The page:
The appellate court concluded that, although a writ of execution was not brought in Trainotti, the trial court had the “discretion to determine the appropriate remedy for enforcing the order regardless of the procedural context in which the issue was raised. [Citations.] In so doing, the [trial] court should have considered whether the debtor had satisfied or otherwise discharged the obligation imposed by the original order.” (Id. at p. 1075.) The appellate court wrote, “We think it clear that the trial court erred by refusing to consider whether [the father] had satisfied his obligation by furnishing [the son], with the approval of [the mother], a home and support that was equal to or in excess of the court-ordered amount.” (Id. at pp. 1075-1076.)
Our reading of Trainotti reflects the power to discharge child support arrearages is based upon the family court's equitable powers. (See In re Marriage of McClellan (2005) 130 Cal.App.4th 247, 258 [Trainotti is limited to discussing “the court's equitable power”].) We have made this determination in reliance on the portion of the case that provides child support orders “are an exercise of the court's equitable power and ․ a trial court possesses the discretion to permit only partial enforcement or to quash, in toto” an enforcement order/writ. (Trainotti, supra, 212 Cal.App.3d at p. 1075.) Thus, we are not persuaded by Matthew's assertion.
Matthew contends the family court erred by not applying laches to discharge the arrears Matthew owes to the Department.
“Laches is based on the principle that those who neglect their rights may be barred, in equity, from obtaining relief.” (City of Oakland v. Oakland Police and Fire Retirement System (2014) 224 Cal.App.4th 210, 248.) “The doctrine of laches is to actions in equity what statutes of limitations are to actions in law.” (Corona Properties of Florida, Inc. v. Monroe County (Fla. App. 1986) 485 So.2d 1314, 1318.) “In an action to enforce a judgment for child ․ support, the defendant may raise, and the court may consider, the defense of laches only with respect to any portion of the judgment that is owed to the state.” (Fam. Code, § 291, subd. (d).)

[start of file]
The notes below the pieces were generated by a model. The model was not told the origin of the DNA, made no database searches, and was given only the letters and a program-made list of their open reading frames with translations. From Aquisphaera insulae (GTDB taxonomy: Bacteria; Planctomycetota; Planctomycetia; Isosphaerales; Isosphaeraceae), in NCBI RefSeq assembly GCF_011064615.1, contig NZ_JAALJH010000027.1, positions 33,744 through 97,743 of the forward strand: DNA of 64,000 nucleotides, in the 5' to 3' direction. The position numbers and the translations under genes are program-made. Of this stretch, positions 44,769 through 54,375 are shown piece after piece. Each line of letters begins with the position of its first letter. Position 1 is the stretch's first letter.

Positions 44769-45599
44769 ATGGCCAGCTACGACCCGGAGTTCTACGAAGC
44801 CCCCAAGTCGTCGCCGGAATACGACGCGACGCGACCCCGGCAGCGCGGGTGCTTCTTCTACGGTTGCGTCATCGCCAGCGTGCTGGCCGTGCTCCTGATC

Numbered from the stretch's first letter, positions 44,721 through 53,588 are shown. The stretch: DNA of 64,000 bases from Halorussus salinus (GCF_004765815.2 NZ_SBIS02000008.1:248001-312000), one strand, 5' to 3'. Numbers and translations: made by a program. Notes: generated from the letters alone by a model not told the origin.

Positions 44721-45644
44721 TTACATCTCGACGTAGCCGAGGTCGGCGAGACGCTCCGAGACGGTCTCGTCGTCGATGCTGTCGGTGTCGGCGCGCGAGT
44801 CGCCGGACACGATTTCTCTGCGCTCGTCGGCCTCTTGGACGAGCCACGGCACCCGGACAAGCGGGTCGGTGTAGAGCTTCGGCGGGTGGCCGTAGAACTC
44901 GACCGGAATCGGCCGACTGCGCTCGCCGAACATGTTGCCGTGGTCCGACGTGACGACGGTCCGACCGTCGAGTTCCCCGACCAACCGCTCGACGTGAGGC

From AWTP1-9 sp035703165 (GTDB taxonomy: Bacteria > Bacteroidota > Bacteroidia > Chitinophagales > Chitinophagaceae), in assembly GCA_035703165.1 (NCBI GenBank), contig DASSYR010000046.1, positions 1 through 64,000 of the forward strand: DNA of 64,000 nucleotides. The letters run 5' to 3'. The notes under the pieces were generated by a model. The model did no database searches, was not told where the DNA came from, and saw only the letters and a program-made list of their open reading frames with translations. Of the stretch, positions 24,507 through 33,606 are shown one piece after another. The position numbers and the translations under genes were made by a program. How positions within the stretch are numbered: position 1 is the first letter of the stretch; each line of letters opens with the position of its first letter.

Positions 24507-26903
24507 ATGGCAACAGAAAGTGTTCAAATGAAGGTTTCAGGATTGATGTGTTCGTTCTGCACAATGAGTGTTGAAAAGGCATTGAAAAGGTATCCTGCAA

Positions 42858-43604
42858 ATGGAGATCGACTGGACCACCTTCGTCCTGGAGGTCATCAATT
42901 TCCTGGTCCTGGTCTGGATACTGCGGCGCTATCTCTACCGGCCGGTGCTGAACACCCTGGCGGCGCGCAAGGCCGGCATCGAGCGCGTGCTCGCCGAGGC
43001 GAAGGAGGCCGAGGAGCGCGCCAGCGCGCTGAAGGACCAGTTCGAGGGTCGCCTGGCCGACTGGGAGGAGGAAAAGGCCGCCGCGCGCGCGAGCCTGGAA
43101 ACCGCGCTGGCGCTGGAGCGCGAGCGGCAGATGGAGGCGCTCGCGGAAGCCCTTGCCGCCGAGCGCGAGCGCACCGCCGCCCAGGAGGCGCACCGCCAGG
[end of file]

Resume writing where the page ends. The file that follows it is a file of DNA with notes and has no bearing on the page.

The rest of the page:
In 2014, Matthew filed a request for an order (1) requiring the Department to prepare an accounting of the child support arrears owed by Matthew; and (2) awarding Matthew Trainotti credits. In Matthew's points and authorities filed in support his request, he argued the arrears owed to the Department should be discharged due to laches.
In the family court, Matthew was the petitioner and sought to use laches offensively, rather than defensively, to have the arrearages discharged. Matthew relies on Family Code section 291, subdivision (d). Such offensive use of the laches defense is not authorized by Family Code section 291, subdivision (d), which specifically refers to “the defense of laches” being available “[i]n an action to enforce a judgment for child ․ support.” (Italics added.)
Matthew cites no authority for the proposition that the equitable defense of laches can be asserted offensively as a basis for relief. Laches may be used only as a shield, not as a sword. (LaPrade v. Rosinsky (D.C. 2005) 882 A.2d 192, 198; Corona Properties of Florida, Inc. v. Monroe County, supra, 485 So.2d at p. 1318.) Matthew was the party seeking a remedy in the family court, therefore, he cannot assert laches.
To the extent a petitioner can assert the defense of laches to obtain relief, we conclude the family court did not err. “A defendant must demonstrate three elements to successfully assert a laches defense: (1) delay in asserting a right or a claim; (2) the delay was not reasonable or excusable; and (3) prejudice.” (Magic Kitchen LLC v. Good Things Intern. Ltd. (2007) 153 Cal.App.4th 1144, 1157.) Matthew bore the burden of proving laches applies. (Highland Springs Conference and Training Center v. City of Banning (2016) 244 Cal.App.4th 267, 282.) Because the facts are largely undisputed, we will apply the de novo standard of review. (San Bernardino Valley Audubon Society v. City of Moreno Valley (1996) 44 Cal.App.4th 593, 605.)
We examine whether the Department delayed in asserting a right or claim. The order for child support was entered in February 1990, when Mary and Matthew divorced. Therefore, the right or claim to child support was immediately exercised. There was no delay in obtaining an order requiring Matthew to pay child support.